Analysis: War is over but not Biden’s Afghanistan challenges

Washington: With the final stream of US cargo planes soaring over the peaks of the Hindu Kush, President Joe Biden fulfilled a campaign promise to end America’s longest war, one it could not win.

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But as the war ended with a chaotic, bloody evacuation that left stranded hundreds of US citizens and thousands of Afghans who had aided the American war effort, the president kept notably out of sight. He left it to a senior military commander and his secretary of state to tell Americans about the final moments of a conflict that ended in resounding American defeat.

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Biden, for his part, issued a written statement praising US troops who oversaw the airlift of more than 120,000 Afghans, US citizens and allies for their “unmatched courage, professionalism, and resolve.’’ He said he would have more to say on Tuesday.

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“Now, our 20-year military presence in Afghanistan has ended,’’ Biden said in his statement.

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The muted reaction was informed by a tough reality: The war may be over, but Biden’s Afghanistan problem is not.

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The president still faces daunting challenges born of the hasty end of the war, including how to help extract as many as 200 Americans and thousands of Afghans left behind, the resettlement of tens of thousands of refugees who were able to flee, and coming congressional scrutiny over how, despite increasingly fraught warnings, the administration was caught flat-footed by the rapid collapse of the Afghan government.

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Through the withdrawal, Biden showed himself willing to endure what his advisers hope will be short-term pain for resisting bipartisan and international pressure to extend his August 31 deadline for ending the American military evacuation effort. For more than a decade, Biden has believed in the futility of the conflict and maintained that the routing of Afghanistan’s military by the Taliban was a delayed, if unwelcome, vindication.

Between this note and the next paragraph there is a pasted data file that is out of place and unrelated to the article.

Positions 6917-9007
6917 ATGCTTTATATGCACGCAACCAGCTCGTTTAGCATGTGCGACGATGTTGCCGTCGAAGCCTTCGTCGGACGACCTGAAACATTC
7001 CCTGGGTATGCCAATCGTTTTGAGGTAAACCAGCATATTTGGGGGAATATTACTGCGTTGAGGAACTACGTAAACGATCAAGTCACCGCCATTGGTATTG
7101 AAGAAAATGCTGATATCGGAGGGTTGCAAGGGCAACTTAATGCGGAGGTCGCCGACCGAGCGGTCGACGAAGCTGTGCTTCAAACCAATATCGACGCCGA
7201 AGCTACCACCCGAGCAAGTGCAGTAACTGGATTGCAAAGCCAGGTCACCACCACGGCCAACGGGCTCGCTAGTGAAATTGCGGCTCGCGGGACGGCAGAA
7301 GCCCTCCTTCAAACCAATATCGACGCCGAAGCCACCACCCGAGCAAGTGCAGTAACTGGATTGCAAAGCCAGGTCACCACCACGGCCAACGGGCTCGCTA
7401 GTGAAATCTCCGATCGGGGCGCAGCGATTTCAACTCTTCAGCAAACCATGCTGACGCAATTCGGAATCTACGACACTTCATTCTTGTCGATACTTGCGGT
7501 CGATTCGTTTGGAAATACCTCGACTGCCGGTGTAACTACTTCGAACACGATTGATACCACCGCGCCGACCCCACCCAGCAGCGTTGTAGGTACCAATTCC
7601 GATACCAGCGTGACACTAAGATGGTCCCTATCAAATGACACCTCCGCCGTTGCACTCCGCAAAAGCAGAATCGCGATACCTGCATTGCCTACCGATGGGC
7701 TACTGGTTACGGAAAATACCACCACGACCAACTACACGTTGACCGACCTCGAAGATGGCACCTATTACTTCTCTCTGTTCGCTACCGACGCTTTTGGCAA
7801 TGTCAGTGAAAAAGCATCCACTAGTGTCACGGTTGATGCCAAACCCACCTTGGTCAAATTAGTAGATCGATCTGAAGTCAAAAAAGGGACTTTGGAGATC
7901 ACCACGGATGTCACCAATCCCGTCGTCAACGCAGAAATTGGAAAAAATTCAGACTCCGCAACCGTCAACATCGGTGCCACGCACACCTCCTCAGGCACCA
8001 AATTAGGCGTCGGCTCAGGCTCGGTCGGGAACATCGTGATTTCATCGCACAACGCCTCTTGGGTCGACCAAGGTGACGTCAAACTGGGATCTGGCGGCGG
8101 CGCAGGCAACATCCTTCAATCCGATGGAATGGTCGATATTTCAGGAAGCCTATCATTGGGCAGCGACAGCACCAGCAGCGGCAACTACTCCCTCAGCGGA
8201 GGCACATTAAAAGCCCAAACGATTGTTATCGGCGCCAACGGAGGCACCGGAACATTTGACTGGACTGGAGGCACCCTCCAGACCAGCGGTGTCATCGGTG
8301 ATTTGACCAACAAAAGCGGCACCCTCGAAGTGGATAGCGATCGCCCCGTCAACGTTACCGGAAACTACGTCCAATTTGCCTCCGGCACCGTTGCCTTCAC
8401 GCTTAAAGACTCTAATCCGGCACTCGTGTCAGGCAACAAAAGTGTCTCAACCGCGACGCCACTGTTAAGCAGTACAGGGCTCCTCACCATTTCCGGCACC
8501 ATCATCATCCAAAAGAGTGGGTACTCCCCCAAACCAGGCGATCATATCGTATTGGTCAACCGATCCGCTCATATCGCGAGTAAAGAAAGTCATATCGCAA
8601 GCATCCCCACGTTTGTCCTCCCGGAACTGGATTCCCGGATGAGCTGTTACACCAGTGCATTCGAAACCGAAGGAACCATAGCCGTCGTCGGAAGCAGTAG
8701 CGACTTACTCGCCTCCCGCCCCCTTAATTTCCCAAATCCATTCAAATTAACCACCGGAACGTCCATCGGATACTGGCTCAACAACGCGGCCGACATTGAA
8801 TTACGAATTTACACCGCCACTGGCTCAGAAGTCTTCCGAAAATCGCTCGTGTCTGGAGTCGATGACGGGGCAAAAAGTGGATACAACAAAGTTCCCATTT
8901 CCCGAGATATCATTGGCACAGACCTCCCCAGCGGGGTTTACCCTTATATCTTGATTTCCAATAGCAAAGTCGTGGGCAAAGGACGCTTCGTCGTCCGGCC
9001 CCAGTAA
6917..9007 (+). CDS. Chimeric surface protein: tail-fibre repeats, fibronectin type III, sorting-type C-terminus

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Turning the page on Afghanistan is a crucial foreign policy objective for Biden, who repeatedly has made the case for redirecting American attention toward growing challenges posed by adversaries China and Russia — and for shifting America’s counterterrorism focus to areas with more potent threats.

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But in his effort to end the war and reset US priorities, Biden may have also undercut a central premise of his 2020 White House campaign: a promise to usher in an era of greater empathy and collaboration with allies in America’s foreign policy after four years of President Donald Trump’s “America first’’ approach.

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“For someone who made his name as an empathetic leader, he’s appeared … as quite rational, even cold-hearted, in his pursuit of this goal’’ to end the war, said Jason Lyall, an associate professor of government at Dartmouth College.

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Allies — including lawmakers from Britain, France, and Germany — chafed at Biden’s insistence on holding fast to the August 31 deadline as they struggled to evacuate their citizens and Afghan allies. Armin Laschet, the leading conservative candidate to succeed Angela Merkel as Germany’s chancellor, called it the “biggest debacle that NATO has suffered since its founding.’’

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At home, Republican lawmakers have called for an investigation into the Biden administration’s handling of the evacuation, and even Democrats have backed inquiries into what went wrong in the fateful last months of the occupation.

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And at the same time, the massive suicide bombing in the final days of the evacuation that killed 13 U.S. troops and more than 180 Afghans is raising fresh concern about Afghanistan again becoming a breeding ground for terrorists.

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Biden blamed his predecessor, Trump, for tying his hands. He repeatedly reminded people that he had inherited an agreement the Republican administration made with the Taliban to withdraw US forces by May of this year. Reneging on the deal, Biden argued, would have put US troops — who before Thursday had gone since February 2020 without a combat fatality in the war — in the Taliban’s crosshairs once again.

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The Democratic president’s advisers also complained that the now-ousted Afghan government led by Ashraf Ghani was resistant to finding a political compromise with the Taliban and made strategic blunders by spreading largely feckless Afghan security forces too thinly.

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Republicans — and even a few Democratic allies — have offered withering criticism of the administration’s handling of the evacuation, an issue that the GOP is looking to weaponize against Biden.

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